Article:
ERBIL (Kurdistan 24) – Concerns are on the rise among citizens and members of Kirkuk Provincial Council (KPC) over lack of transparency in the administration’s expenditures, with Kirkuk receiving a larger budget from Baghdad than previous years.
Kirkuk has recently received IQD 63 billion (about $53 million) from Baghdad as part of its petrodollar budget. The local administration is also expected to receive an additional IQD 436 billion (over $366 million) as the province’s budget share from the federal government of Iraq.
Since the attack and military takeover of Kirkuk by Iraqi forces and Shia militias on Oct. 16, 2017, Rakan al-Jabouri, a Sunni Arab, has been acting as the governor of the province. Baghdad had ousted then-governor Najmaldin Karim, a popular figure across all groups in the diverse province, in the wake of the Kurdistan Region’s referendum on independence which was also held in the disputed territory.
Since then, half of the KPC’s members, including the head, Rebwar Talabani, have fled to the autonomous Kurdistan Region, with the KPC failing to convene for lack of quorum. As a result, the KPC has been unable to monitor the financial expenditures of the Governo’s office or issue any budgetary decisions.
Kirkuk is a disputed territory claimed by both the Kurdistan Regional Government (KRG) and the federal government of Iraq. Its population is made of Arabs, Turkmen, and Christians with a Kurdish majority.
Kurds complain that the predominantly Kurdish inhabited neighborhoods in Kirkuk have been ignored in terms of public services since the new administration took over in 2017.
“This is really unfair,” Fayeq Qadir, a Kurdish resident in Kirkuk told Kurdistan 24, complaining about lack of services in his neighborhood.
“Don’t even talk about trash-collection. It takes a month or more to send a truck to gather garbage… Nobody knows where the money of this province goes.”
Shafiq Sidiq is another Kurdish resident who stated that the amount of money Kirkuk receives does not matter as the people do not reap the benefits.
“Poverty and lack of services dominate Kurdish neighborhoods… We are powerless, what can we possibly do?” Sidiq added.
Over the past few months, the KPC tried to convene and discuss the spending mechanisms of Kirkuk’s budget, but all attempts have failed since a quorum wasn’t met.
“We have reviewed the budget and listed our concerns,” Ahmed Askari, a member of the Brotherhood bloc in KPC, responded to Kurdistan 24’s question during a press conference.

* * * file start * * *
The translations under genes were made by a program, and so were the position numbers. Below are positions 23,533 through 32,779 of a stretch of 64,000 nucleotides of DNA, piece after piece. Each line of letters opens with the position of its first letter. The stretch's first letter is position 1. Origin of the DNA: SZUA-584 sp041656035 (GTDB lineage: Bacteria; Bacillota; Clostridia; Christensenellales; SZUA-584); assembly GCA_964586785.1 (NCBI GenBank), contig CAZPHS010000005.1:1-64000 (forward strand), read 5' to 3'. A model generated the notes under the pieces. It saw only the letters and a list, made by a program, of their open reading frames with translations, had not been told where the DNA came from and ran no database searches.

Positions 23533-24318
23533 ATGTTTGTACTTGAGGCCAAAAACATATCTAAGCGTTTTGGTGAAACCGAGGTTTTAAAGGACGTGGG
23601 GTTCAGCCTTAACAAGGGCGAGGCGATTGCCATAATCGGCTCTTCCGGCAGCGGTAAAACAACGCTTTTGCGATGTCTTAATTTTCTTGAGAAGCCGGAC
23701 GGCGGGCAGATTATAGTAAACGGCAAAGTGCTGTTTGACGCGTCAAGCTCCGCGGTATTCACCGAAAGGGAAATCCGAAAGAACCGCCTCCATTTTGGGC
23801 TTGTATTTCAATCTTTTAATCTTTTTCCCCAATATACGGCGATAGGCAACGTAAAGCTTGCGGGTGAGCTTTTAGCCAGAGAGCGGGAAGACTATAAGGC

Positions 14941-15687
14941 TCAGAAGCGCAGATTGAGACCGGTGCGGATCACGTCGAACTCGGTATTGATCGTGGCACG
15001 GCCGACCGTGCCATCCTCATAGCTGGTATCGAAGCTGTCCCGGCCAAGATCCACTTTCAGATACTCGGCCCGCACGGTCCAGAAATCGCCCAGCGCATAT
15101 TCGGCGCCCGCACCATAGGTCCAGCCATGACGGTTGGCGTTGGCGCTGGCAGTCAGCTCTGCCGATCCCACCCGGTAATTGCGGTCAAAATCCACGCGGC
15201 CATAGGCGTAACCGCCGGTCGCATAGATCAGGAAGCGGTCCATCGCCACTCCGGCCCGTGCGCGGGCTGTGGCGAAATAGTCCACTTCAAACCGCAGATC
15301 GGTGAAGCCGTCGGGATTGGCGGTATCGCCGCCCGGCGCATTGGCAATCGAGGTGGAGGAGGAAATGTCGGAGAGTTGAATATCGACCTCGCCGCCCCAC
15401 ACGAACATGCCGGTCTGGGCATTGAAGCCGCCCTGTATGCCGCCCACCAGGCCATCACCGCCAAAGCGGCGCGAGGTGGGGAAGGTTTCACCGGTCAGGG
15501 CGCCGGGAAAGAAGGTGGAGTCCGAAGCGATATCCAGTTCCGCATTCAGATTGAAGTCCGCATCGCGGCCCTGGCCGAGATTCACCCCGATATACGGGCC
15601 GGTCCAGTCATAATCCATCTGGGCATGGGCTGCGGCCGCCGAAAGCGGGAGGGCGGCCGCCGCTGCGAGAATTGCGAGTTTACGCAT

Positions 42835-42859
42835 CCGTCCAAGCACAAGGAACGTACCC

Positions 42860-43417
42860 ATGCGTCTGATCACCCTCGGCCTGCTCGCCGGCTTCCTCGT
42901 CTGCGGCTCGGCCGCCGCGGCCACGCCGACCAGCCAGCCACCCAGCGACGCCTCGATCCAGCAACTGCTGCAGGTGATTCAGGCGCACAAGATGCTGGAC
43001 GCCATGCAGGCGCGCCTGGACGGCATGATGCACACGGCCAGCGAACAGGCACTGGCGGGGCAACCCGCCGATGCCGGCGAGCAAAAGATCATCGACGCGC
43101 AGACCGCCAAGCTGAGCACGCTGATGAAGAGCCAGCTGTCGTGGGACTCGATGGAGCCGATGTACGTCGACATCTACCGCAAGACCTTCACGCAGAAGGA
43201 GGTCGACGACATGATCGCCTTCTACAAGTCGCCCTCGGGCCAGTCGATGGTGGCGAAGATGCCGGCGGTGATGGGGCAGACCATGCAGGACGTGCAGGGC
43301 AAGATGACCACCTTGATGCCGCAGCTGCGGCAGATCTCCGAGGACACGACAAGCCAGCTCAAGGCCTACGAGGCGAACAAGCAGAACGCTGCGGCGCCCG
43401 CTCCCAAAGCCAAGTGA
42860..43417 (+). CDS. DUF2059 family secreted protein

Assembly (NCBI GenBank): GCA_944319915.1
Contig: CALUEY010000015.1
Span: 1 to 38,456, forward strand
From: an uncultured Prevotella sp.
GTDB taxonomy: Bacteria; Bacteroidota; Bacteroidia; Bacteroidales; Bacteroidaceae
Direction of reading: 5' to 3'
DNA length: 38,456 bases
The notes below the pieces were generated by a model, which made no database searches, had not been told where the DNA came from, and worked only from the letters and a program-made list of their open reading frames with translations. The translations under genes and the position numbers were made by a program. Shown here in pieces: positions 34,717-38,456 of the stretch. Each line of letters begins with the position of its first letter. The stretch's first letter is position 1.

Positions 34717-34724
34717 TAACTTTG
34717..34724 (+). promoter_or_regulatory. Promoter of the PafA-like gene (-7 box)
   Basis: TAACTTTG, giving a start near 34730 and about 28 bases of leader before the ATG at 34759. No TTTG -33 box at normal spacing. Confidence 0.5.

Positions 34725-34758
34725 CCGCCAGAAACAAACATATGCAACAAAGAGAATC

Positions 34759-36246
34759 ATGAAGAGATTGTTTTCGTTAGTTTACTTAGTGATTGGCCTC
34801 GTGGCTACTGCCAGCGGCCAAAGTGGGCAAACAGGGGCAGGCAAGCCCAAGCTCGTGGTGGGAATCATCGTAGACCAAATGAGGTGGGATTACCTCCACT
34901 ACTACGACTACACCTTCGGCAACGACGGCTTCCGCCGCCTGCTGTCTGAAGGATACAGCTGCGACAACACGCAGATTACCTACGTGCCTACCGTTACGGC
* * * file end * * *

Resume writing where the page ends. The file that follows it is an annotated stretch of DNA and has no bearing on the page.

“There are so many violations, and under no condition do we accept this inequality in budget distribution,” he added.
The Arab faction in the KPC, headed by al-Jabouri himself, refuses to attend KPC sessions for different reasons.
Recently, the faction also removed its KPC member, Ramla Hamid, from the committee overseeing projects carried out in Kirkuk following her raising concerns regarding budget expenditures in the province.
“I will issue legal complaints against members of the Arab faction for removing me. My removal was triggered by me speaking the truth,” Hamid recently told reporters at a press conference.
“We will not let hundreds of thousands of dollars be spent based on one sentence, without details, and nobody can forbid us from the right to oversee expenditures,” she continued.
The member also noted that although the KPC had failed to convene, it certainly rejects the budget being spent without their approval.
“Kirkuk’s budget aims and specific details about its expenditures remain unknown,” Hamid added.
The fate of Kirkuk was constitutionally determined based on Article 140, which requires a referendum to be held in the province for people to decide on the future of the province: whether it should be part of the KRG or the federal government.
The date of the referendum was set to December 2007, but over a decade has since passed. The article goes unimplemented and is one of the long-standing disputes between Erbil and Baghdad.
Editing by Nadia Riva
(Additional reporting by Hemin Dalo)